The world of lost people

I will not try to
talk so much about the ones that feel safe inside the limitations that
they create or sustain, but I will tell you about some that are
fighting against these imposed restrictions…about the ones that are
generating freedom through the things that they are doing as well as
through the message that they are spreading in the world….

Our encounters were more or less accidental as we were more or less conscious of the fact that we were building bridges across borders for other people to trespass them easily in search of spaces that will allow them to be what/where they want to be… In this process we all lost a lot of things…some were important and some were harming us, some we can regain and some are gone forever. But as the world is rapidly changing there is no sense in looking back as it is more important to see what you can find on the way…what you can change…what you become…and what you fight for!

Owning a home with no silver spoon

I’m drinking champaigne like a big tycoon…

Martin and Simona woke me by sticking a cold beer under my face. Shortly after that their dog jumped on me and this was the sign that announced my first day on the luxurious beaches of Saint Tropez. This is no place for backpackers to go to, but still no one declared that that is illegal so far. In between the 5 stars hotels, restaurants, private beaches and fancy yachts that are populated by some of the richest people of the planet, there is a small beach with cactuses where a bunch of people from all over Europe, together with their dogs met and decided to spend a week together sharing time, space and material goods.

Simona is from The Czech Republic and Martin from France, but they live in Granada/ Spain. They met 4 years ago and since then they’ve been together all over Europe. They don’t speak a common language but use words from 4 different languages at the same time, which for the ones that happen to be around them is a real challenge in trying to understand something. They don’t have their own house and think that they don’t need one as half a years they spend traveling and the other half in Granada where they temporarily live in different squats. They don’t need a job, they don’t care about rules and they don’t look, act or speak like most people do.

They are aware of the fact that they are different from the others and they like to make fun of the rich tourist in Saint Tropez by shouting slogans that implore for mercy while begging for money on the street. The disgusted faces of the pedestrians are their favorite reason for laughing while sticking them with their butterfly net for collecting all the coins for beer and cigarettes. Later they come back on the beach and everyone gives some money for buying provisions. After the finances are being calculated, someone is selected for going shopping and carrying the bottles of beer back to the beach.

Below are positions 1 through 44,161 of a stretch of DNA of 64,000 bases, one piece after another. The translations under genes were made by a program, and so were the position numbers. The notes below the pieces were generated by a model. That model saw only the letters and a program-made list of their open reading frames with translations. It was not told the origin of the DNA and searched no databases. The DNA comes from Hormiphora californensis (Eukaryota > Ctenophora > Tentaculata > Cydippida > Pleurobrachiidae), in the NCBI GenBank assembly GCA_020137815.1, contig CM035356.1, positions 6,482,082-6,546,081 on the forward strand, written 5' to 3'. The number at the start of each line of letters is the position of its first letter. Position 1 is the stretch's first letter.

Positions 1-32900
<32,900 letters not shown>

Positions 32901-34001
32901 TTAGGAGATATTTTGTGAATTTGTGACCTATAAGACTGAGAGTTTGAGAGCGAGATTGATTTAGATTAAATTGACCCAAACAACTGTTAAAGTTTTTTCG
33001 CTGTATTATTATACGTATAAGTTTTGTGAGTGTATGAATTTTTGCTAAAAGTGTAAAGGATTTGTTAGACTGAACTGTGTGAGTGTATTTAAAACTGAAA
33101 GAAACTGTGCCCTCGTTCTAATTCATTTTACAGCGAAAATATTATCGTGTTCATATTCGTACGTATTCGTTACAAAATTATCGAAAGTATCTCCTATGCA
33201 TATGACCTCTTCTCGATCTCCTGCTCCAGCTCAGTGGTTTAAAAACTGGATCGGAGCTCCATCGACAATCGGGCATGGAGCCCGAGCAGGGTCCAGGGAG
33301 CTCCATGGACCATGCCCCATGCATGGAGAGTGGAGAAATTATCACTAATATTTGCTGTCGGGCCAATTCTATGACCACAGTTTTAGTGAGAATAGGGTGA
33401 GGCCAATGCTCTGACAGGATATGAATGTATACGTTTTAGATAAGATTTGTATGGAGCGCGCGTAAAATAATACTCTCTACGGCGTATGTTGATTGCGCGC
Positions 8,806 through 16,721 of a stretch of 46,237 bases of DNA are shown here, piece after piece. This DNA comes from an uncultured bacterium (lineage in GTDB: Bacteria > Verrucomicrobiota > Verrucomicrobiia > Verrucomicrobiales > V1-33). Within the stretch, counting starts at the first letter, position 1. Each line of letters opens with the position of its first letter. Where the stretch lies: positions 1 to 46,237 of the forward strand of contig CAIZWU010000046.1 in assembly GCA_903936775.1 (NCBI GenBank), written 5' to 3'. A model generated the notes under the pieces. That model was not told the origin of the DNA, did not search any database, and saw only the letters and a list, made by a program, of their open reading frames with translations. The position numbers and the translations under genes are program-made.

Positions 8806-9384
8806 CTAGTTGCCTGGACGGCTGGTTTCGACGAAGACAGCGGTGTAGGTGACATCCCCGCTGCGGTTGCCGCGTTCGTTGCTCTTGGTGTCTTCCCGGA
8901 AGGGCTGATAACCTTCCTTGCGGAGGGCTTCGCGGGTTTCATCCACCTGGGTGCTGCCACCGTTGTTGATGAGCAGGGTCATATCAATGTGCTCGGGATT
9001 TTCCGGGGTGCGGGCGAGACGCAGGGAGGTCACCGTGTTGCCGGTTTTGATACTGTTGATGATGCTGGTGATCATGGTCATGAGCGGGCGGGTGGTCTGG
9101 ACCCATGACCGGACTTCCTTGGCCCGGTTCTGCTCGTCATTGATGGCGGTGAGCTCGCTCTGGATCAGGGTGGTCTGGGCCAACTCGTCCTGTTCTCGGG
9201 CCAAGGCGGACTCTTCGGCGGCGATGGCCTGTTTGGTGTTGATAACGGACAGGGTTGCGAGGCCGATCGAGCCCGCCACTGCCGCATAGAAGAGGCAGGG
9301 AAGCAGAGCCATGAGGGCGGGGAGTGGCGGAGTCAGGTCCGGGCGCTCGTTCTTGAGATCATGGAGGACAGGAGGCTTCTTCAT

Igor is tuning his pocket radio and everyone is listening to some music and news in Ukrainian (a language that no one except for him understands) while drinking imported beer and chatting on all possible topics. Pablo is painting on cardboard pieces that he is trying to sell to the tourists every day considering that this is his job to provide the world with authentic underground art. Still, he barely earns some money for living but he got used to this lifestyle and is always anxious to talk to people about the coridas and the flamenco dances in his home country that he left years ago when he realized that the idea of home only ties people to a territory and restricts their freedom. At the moment, him and Igor, together with some others squatted a basement in an abandoned warehouse in Saint Tropez and are thinking to keep it for the whole summer.  

In the evening we all go out in town  and the dogs are watching our bags on the beach. We stare at the parties on the luxurious yachts and in people’s plates at the fancy terraces…as we are encountering a new world that we will never have access to “because we don’t want to”, Martin says. The fireworks on the dark sky, the smell of perfume and good food, the music and water breeze create an image of an unreal dimension. A reality that each one of us perceives differently as we are walking on the same ground of one of the most luxurious places in Europe.

We walk, laugh, talk and dance until late in the night, when on our way back to the beach we collect some leftovers from restaurants and bakery shops, which are usually enough to feed everyone until the next evening. In this way we are eating what all the big tycoons in Saint Tropez eat, we are swimming in the same sea as they do and we are becoming part of the city atmosphere. We are enjoying glamour in our own way as long as we realized that there are no real borders between rich and poor, between people and places, seas or beaches. In our arbitrarily created group we were all the same in the eyes of the rich tycoons as they were all the same to us. But nevertheless we were all different as we were coming from all over Europe, with different colors, backgrounds and future goals. And by our accidental presence in Saint Tropez, by our bizarre look and behavior, by our ways of integrating and excluding ourselves from this official “paradise city” we challenged the idea of a space that belongs to only one social class as we were always free to be as free as we could be!